Integrating Same-Day Delivery Into World Leading e-Commerce Checkouts

Shutl is a same-day delivery platform (acquired by eBay in 2013).

Shutl connected consumers, retailers and point-to-point delivery drivers. Customers could click ‘Buy’ and be holding their order in under 30-minutes – our record was under 15-minutes. Instant gratification.

Shutl made delivery convenient for the customer. As it should be.

For such a great customer experience, retailers were required to do a few things… (1) have real-time in-store stock visibility, (2) communicate with the Shutl API and (3) build same-day delivery choices into their checkout flows.

This story looks at #3: how we helped world-leading e-commerce companies build same-day delivery choices into their checkout flows.

Same-day delivery was (and still is) a rare delivery option. A decade after Shutl was founded and two decades since the original delivery startups (Kozmo.com and Urbanfetch.com) most retailers still aren’t offering it. Amazon is getting there.

So it was our responsibility to develop UX patterns that retailers could easily adopt.

Additionally, every retailer was building their own Shutl integrations – it was a massive duplication of effort. We needed to make it easy for retailers to integrate.

And finally, every retailer looked different, so we needed to balance customization of Shutl with retaining Shutl as a branded delivery option.

The Design Process

With those goals in mind, we set out to research and design guidelines for all future retailers integrating with Shutl to offer same-day delivery.

Researching user flows of top e-commerce retailers

I started by reviewing the checkout flows of all the top e-commerce retailers (including those already integrated with Shutl). Taking time to focus on the major similarities and differences, after all, guidelines must be able to tackle anything that’s thrown their way.

The majority of online checkout processes include product detail pages (the items that are being sold), a basket, delivery options & address, taking of payment, order confirmation. But the order of these stages and the information asked at each step differed. Ultimately there were 4 different common pathways online retailers were using.

Ideation

With these 4 pathways acting as a foundation, we were able to design guidelines flexible enough for each pathway, whilst gathering the delivery postcode effortlessly and providing the customer with pricing information as early in the flow as possible.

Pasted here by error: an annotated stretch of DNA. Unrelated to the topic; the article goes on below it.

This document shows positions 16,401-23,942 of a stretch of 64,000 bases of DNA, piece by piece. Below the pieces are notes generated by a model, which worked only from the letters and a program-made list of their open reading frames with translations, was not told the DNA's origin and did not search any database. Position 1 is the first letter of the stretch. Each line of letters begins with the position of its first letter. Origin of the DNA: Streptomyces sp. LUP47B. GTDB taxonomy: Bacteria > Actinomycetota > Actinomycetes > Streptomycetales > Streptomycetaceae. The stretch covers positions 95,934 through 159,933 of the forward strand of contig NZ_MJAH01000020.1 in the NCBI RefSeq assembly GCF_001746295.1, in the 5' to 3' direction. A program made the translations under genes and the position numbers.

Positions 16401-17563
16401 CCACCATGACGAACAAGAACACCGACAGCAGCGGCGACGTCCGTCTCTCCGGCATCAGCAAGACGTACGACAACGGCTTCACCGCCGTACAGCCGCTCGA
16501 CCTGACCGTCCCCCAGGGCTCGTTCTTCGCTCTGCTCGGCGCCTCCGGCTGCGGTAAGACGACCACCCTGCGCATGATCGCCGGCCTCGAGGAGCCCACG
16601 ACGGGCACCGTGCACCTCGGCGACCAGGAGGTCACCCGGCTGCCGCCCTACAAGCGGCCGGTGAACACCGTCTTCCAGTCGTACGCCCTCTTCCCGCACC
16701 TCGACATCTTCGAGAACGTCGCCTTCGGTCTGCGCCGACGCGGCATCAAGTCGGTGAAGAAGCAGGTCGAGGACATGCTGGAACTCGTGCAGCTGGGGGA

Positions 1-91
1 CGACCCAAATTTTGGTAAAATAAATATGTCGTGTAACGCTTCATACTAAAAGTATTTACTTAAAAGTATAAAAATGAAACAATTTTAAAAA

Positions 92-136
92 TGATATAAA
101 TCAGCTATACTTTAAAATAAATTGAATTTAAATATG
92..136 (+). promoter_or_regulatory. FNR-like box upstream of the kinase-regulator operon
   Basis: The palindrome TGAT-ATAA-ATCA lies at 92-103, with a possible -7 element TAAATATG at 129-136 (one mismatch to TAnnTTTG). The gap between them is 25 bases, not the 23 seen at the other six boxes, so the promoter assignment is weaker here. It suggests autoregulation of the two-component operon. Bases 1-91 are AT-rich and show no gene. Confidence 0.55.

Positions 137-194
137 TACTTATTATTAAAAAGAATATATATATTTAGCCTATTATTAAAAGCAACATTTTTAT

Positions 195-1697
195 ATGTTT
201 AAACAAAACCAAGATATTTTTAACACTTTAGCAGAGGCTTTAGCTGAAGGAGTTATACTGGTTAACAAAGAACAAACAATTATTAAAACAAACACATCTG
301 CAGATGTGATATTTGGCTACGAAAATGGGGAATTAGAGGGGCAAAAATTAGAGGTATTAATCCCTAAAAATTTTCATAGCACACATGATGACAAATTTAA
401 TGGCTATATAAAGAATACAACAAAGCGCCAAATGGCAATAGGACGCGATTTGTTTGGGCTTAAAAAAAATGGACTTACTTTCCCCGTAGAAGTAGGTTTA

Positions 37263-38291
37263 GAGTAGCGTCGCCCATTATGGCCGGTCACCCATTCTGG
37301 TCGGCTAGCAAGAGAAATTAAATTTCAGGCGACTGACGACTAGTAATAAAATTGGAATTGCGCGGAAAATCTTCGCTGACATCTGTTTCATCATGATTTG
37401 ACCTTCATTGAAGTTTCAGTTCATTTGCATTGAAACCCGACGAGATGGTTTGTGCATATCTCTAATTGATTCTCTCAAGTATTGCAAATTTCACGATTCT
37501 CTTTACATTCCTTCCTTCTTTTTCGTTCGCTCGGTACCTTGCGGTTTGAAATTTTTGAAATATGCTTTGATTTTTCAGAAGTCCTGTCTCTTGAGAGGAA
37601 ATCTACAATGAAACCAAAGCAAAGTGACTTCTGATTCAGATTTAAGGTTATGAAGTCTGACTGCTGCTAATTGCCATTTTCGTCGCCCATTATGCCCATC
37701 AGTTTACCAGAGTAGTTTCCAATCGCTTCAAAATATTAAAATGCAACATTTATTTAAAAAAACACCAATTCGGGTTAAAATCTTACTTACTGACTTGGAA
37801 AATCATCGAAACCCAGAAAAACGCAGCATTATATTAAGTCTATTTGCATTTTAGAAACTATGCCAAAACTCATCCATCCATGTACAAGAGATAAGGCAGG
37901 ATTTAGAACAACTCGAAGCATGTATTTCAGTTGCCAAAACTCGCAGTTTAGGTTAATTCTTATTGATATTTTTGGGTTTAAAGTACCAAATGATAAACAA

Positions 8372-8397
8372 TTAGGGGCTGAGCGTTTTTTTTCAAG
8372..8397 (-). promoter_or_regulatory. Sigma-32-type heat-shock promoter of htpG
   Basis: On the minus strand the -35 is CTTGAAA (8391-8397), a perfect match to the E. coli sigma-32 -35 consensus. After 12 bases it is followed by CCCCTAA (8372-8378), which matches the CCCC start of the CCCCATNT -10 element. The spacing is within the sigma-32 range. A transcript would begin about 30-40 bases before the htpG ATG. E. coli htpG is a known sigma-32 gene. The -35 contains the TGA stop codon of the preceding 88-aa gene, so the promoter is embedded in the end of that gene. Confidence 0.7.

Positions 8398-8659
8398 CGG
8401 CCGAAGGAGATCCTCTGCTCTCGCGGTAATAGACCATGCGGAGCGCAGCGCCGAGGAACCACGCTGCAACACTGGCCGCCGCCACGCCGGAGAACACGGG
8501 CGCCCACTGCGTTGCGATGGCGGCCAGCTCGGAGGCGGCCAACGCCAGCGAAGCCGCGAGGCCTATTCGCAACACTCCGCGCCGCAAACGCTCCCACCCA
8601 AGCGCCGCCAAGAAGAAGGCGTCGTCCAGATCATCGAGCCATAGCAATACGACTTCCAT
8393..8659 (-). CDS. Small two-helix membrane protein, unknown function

Rapid prototyping

Using Middleman, Bootstrap and Amazon S3, the sketches and mockups were quickly thrown into code for us to play around with and ultimately get in front of people. We built key workflows that imitated familiar buying experiences.

Later, the team presented these prototypes to retailers for feedback, after all, it was the retailers that had to implement our guidelines.

Guerilla usability testing (in-person, moderated)

Due the wide nature of online shopping in the UK (60% of the population back in 2012), we took to our local co-working cafe to recruit usability testers in exchange for coffee.

Our test scripts were centered around 6 different prototypes (over 2 rounds of usability testing). Each testing a different approach, including an embedded expanded view of time slots, a pop-up modal and integrated Shutl/non-Shutl delivery options dropdown.

All tests were recorded using Silverback to allow the wider team to review the test later.

The Results

Price Calendar

The biggest win of the project was the development of the Price Calendar. A simple one-line JavaScript drop-in for retailers to present delivery quotes in a user friendly way. It was quickly adopted by major retailers such as Argos, Schuh, Maplin, Coast, Oasis and Karen Millen.

Retailers were also able to customize the fonts, spacing and colours by adding custom CSS.

Clear implementation guidelines

In collaboration with sales, marketing and product, we had a clear set of guidelines we provided prospective retailers. It incorporated language, logo positioning, styling, element positioning and user flows.

Round-up

Through thorough research, rapid prototyping and guerilla usability testing we were able to design and develop a user-friendly widget that made same-day Shutl delivery simple and fast to implement for e-commerce retailers. Allowing their customers to choose delivery at a time and price convenient for them.

Bonus: Are you interested in Shutl’s use of (graph database technology) Neo4j to make the Price Calendar and rapid quoting possible? Check out this blog post.

🙏 Thank you for reading. This is a story from Fraser Deans’ design portfolio — a digital product designer.

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